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Builds 1/35th scale M42 Duster by AFV Club

Daz

LE
I think one of Vietnam war referenbce books has an amusing anecdote about the Duster. I'll have a look and see if I can find it.
 
the details inside the open turret are excellent, but so fine, and very fiddley, have to be patient and allow parts to dry and harden before going on the next stage.
turret workc.png

there are only three PE items in the kit, two are these sighting vanes
pe sight vanes.png

metal barrels attached, now for their muzzle brakes/flash hiders
metal barrels fitted.png
 
Found the bit about the M42 Duster - it's in the Osprey book Armour of the Vietnam Wars...

It describes the M42 as a pretty rare beast - many US troops never even saw one, however the Dusters were invariably placed in positions where their firepower was needed, resulting in the crews seeing a lot of action. During enemy attacks the Dusters were priority targets for the enemy and always drew heavy fire as the enemy tried to destroy them.

Apparently Duster crews spent a lot of time on road security and convoy escort duties as well as firebase security. To ease the boredom the Duster crews frequently carried tranistor radios and cassette players on board so the crew had some music. ACcording to the author of the book Jimi Hendrix was the music of choice during firefights.

Phan Rang 1967... three Airborne soldiers who had completed their one year tour spent their last night on the base before shipping out in the morning. They had spent the last year operating in the mountains and jungle far from roads and base camps, but as experienced infantrymen they were put on perimeter guard for their last night.They were posted next to a Duster.

Airborne - "What is it?"

Duster crew - "It's a Duster, an M42"

Airborne - "You guys Armoured cav?"

Duster crew - "Naw, we're ADA"

Airborne - "AD what?"

Duster crew - "Air Defence Artillery"

Airborne - "Looks like it can really rock and roll"

Duster crew - "Want to see it mow some grass?"

Airborne - "Sure"

The Duster crew fired off four long bursts into the bush...

Airborne - "Bet it draws a lot of fire"

Duster crew - "No lie, GI"

The airborne soldiers picked up their kit and walked away to find somewhere further away from the Duster to spend their last night. :)
 
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the muzzle brakes/flash hiders are odd pieces, here they are resting on front of the hull next to the drivers hatch, shame as they hide the excellent muzzle crowns of the metal barrels, but they were on Vietnam Dusters, so on they go.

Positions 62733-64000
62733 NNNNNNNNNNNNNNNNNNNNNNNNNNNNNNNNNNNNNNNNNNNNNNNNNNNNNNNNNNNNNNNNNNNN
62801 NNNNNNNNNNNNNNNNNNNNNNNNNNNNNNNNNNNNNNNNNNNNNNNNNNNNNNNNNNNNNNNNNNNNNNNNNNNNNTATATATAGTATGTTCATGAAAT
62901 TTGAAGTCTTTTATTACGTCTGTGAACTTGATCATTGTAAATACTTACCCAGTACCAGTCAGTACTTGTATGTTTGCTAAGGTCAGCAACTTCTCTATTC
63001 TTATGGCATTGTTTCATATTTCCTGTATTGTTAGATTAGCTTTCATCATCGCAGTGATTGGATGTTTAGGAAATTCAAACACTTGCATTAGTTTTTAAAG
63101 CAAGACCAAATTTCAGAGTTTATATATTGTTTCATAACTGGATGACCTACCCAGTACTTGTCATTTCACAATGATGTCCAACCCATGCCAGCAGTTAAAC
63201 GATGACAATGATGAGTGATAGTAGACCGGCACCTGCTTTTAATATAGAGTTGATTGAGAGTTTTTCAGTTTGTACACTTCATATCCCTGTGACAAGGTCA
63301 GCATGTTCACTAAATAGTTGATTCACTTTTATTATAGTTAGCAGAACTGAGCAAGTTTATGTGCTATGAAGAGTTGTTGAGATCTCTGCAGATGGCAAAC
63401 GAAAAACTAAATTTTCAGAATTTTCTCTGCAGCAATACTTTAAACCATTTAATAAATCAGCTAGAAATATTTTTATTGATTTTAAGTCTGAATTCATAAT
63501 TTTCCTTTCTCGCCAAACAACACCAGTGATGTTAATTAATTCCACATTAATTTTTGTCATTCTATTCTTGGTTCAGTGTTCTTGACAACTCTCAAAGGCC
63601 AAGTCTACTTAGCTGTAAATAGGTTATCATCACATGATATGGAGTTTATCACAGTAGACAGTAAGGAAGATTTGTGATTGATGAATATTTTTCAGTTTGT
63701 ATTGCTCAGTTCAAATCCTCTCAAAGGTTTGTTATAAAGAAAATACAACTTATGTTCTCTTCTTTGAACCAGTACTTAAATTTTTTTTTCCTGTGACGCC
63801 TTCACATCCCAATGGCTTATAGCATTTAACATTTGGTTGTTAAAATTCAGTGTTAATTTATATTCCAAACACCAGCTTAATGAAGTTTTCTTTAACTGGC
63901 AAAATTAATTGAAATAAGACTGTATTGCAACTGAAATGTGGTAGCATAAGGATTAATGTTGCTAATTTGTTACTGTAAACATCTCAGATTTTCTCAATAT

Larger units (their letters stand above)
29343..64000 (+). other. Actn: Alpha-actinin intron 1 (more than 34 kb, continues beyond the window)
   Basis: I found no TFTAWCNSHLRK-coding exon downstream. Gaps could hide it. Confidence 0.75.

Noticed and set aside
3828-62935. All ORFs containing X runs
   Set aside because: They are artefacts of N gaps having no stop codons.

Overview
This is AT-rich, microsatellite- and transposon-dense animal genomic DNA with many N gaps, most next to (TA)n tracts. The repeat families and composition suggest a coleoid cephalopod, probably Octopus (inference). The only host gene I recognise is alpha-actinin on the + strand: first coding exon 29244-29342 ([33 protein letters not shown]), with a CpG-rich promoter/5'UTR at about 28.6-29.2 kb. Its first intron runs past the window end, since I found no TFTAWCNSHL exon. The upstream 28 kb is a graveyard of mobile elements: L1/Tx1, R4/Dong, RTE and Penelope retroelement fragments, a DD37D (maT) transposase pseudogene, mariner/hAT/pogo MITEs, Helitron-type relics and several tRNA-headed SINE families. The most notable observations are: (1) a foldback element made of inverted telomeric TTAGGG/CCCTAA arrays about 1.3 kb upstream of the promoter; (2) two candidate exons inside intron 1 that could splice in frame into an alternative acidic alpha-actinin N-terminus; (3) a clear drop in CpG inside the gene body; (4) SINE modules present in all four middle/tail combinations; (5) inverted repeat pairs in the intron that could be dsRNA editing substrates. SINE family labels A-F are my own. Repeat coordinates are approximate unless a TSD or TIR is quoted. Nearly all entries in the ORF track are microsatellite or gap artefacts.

flash hiders on front hull.png
 
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the salt technique, real patients needed here, wet the hull with a brush and water with washing up liquid in it, sprinkle salt in the areas you want the effect to show worn, blistered, peeling paint. overspray with a different shade of Olive drab. left to dry somewhere warm, stage one.
salt technique a.png
 


2nd one shows some pretty slick fellas reloading!


Nothing says "f*ck you, get some!!!!" quite like quick firing AA guns used against dismounted ground troops... :)

The M163 Vulcan 7.62 Gatling gun was trialled in Vietnam and used against ground targets. Highly effective I believe.
 
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the second stage of the salt technique, slight variation of green to the last overspray, gives a very subtle result, but it doesn't look overdone, here's the front hull escape hatch.
salt technique b.png

the peeling paint has worked quite well at the back of the turret just above the turret ring.
salt technique peeling paint.png

salt technique cracked peeling paint.png

the camera focused up this close shows up some construction mistakes, hairs, real dust...
salt technique c.png
 

Daz

LE
the second stage of the salt technique, slight variation of green to the last overspray, gives a very subtle result, but it doesn't look overdone, here's the front hull escape hatch.
View attachment 473668
the peeling paint has worked quite well at the back of the turret just above the turret ring.
View attachment 473669
View attachment 473670
the camera focused up this close shows up some construction mistakes, hairs, real dust...
View attachment 473671

Never seen that before - probably a bit of overkill for smaller wargame models - but it looks very realistic.

Every day a school day...
 
Nothing says "f*ck you, get some!!!!" quite like quick firing AA guns used against dismounted ground troops... :)

The M163 Vulcan 7.62 Gatling gun was trialled in Vietnam and used against ground targets. Highly effective I believe.

Oops! My mistake - the M136 Vulcan was a 20mm system... :oops:

Anyway, here's a clip of it doing its thing...

 
Finished, track breaking tools fitted, spade, pick, sledge hammer, a place for everything, and everything in it's place.
finished 3.png
 

Daz

LE

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